Dr. Thomas Rosol, professor in the Department of Veterinary Biosciences, had his metastasis research program highlighted in the Winter 2012 issue of CCC Frontiers magazine.
Roughly nine in 10 cancer deaths are caused by tumors that spread— metastasize—to organs often far removed from the primary tumor. Research by Dr. Rosol and others has provided insights into how bone metastases happen. The problem has been that bone metastases are hard to see on X-rays. New advances, however, have allowed the researchers to add a gene that illuminates the cells.
“This was a tremendous advance,” said Dr. Rosol. “We can count the number of metastases, calculate their growth rate and investigate different treatments to see if they reduce the number or growth of metastases.”
To read more about Dr. Rosol’s metastasis research program, read the full article here, starting on page 18.
About the College of Veterinary Medicine at Ohio State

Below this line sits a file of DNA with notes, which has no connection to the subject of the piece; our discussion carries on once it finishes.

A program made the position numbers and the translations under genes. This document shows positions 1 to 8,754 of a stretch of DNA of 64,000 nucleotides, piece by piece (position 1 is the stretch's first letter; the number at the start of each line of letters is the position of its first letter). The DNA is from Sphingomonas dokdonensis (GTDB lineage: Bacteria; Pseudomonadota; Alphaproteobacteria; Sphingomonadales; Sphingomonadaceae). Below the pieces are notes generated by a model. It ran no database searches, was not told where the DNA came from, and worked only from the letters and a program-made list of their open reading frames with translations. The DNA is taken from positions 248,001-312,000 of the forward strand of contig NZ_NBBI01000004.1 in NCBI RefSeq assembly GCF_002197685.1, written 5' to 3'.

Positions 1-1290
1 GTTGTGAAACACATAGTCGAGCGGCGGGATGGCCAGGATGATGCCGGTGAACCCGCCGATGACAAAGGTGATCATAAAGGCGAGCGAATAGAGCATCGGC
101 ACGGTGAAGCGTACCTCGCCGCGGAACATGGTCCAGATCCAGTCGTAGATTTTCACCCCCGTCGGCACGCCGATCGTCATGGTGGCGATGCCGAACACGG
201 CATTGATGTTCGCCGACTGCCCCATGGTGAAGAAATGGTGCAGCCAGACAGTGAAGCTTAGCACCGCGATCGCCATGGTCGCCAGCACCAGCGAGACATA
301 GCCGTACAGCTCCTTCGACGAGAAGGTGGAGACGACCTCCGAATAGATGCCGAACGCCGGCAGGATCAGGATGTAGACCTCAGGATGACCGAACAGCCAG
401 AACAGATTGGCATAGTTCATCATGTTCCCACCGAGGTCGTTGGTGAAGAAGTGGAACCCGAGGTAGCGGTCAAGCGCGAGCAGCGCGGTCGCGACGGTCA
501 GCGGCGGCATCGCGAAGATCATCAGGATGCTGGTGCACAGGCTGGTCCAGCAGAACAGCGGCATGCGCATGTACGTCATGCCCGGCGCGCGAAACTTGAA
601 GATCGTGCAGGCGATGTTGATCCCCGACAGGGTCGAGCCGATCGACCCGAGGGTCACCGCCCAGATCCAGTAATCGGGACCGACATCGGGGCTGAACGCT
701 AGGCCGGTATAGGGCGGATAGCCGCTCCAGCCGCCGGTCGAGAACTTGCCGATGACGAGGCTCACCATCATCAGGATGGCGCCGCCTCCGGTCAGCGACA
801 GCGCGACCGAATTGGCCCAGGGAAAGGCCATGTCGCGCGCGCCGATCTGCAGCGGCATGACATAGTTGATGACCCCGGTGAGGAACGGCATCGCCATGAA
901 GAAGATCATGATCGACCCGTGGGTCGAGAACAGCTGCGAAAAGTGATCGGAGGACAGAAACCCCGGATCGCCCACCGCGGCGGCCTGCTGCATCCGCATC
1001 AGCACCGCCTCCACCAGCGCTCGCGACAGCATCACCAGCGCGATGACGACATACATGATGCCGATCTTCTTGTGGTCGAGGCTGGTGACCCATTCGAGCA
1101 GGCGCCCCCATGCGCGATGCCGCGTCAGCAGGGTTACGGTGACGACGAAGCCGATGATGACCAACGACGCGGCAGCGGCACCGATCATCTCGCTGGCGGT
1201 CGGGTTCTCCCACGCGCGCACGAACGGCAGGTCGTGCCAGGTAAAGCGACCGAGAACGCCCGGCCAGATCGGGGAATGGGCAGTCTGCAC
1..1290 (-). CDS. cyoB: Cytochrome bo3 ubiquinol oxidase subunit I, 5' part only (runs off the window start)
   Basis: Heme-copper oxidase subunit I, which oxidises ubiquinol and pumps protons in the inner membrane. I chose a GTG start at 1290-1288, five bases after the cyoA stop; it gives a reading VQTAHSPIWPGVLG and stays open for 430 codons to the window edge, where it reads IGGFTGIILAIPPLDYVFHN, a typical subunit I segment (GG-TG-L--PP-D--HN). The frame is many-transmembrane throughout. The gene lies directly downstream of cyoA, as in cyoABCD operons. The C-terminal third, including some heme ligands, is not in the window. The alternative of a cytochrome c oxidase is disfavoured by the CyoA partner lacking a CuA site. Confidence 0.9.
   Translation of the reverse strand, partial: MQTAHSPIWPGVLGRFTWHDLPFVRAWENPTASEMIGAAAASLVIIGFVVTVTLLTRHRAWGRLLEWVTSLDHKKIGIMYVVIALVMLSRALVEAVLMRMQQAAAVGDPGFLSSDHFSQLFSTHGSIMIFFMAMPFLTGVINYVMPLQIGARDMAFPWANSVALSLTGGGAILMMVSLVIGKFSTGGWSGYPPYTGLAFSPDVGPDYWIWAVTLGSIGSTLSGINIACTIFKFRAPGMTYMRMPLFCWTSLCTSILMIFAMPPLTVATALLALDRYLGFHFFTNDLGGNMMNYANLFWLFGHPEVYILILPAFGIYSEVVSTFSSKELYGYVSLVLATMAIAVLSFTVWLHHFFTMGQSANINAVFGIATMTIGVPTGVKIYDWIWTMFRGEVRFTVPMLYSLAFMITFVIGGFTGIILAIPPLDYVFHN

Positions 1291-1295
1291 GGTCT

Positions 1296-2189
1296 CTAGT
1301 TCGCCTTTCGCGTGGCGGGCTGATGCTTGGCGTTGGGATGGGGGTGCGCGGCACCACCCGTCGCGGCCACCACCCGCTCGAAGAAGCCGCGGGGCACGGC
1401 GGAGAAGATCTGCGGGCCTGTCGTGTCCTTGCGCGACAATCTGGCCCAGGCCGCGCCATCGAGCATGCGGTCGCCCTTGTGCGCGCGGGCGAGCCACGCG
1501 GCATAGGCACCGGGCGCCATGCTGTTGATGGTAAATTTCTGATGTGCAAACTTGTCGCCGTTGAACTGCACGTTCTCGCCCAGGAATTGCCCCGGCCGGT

Founded in 1885, The Ohio State University College of Veterinary Medicine is ranked fifth in the nation and includes more than 1,000 faculty, staff and students in the Departments of Veterinary Biosciences, Veterinary Clinical Sciences, and Veterinary Preventive Medicine. The Veterinary Medical Center is one of the largest specialty referral centers in the world, with more than 35,000 farm, equine, and companion animal patients each year. A nationally-recognized ambulatory practice and teaching unit in Marysville, Ohio provides farm animal experience to every veterinary student, and the Food Animal Health Research Program in Wooster, OH focuses on detection, control, and prevention of disease. Located on the only campus in the country with a comprehensive medical center offering seven health sciences colleges, we admit up to 162 veterinary students per class, and offer a new comprehensive graduate program in Veterinary and Comparative Medicine as well as a unique Master’s degree in Veterinary Public Health, in partnership with the College of Public Health. http://vet.osu.edu.